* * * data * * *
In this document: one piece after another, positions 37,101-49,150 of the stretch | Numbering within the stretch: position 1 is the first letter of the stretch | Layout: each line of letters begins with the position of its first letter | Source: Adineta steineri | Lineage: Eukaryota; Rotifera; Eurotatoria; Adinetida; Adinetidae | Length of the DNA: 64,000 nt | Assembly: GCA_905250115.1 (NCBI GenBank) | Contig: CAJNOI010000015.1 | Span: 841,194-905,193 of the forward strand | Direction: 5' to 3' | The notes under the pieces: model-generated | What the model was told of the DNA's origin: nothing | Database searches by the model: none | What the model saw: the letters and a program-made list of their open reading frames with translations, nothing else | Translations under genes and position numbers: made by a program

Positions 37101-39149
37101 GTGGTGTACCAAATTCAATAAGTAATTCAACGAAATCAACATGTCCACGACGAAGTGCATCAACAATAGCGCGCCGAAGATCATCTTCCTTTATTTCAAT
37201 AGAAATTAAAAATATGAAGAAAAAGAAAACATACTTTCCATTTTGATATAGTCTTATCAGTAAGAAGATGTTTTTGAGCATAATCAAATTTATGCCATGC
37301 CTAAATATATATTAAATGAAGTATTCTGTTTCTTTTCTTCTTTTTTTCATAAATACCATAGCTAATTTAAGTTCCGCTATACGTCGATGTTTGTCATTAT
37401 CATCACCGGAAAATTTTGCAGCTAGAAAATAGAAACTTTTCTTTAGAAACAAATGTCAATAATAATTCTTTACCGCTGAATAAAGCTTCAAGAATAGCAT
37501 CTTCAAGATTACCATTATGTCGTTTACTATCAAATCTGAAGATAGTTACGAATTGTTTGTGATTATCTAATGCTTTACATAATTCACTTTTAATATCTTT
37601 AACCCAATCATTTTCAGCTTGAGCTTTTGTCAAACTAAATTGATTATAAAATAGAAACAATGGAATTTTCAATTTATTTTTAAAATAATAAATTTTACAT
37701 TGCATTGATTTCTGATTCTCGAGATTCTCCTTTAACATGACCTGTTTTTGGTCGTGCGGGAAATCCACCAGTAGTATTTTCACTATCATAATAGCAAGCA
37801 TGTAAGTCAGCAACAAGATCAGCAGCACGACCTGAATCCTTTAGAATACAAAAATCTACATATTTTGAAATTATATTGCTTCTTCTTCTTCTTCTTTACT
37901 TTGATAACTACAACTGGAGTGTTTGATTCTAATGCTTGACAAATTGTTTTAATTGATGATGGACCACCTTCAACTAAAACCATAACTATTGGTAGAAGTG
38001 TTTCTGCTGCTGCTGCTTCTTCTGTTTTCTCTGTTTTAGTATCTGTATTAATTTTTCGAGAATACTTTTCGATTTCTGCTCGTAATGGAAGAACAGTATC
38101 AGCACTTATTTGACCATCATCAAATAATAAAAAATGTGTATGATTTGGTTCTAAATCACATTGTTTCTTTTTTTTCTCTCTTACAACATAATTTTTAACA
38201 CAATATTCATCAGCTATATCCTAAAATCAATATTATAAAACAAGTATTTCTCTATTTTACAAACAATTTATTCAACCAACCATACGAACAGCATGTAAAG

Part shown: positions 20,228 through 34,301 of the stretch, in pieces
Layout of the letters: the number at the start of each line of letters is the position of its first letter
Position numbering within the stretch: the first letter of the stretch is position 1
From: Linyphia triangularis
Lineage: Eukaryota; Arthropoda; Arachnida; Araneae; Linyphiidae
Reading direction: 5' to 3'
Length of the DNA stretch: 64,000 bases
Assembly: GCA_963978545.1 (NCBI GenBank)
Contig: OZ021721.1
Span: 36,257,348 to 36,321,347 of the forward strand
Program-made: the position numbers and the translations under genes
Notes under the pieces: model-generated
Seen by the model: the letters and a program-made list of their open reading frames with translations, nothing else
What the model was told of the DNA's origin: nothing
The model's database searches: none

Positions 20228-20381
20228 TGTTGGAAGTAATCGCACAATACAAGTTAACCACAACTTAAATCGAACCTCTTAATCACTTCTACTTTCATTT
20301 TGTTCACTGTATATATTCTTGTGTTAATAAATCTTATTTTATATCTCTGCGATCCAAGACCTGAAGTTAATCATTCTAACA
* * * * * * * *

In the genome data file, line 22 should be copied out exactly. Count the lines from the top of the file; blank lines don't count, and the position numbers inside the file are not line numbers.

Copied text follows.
Assembly: GCA_963978545.1 (NCBI GenBank)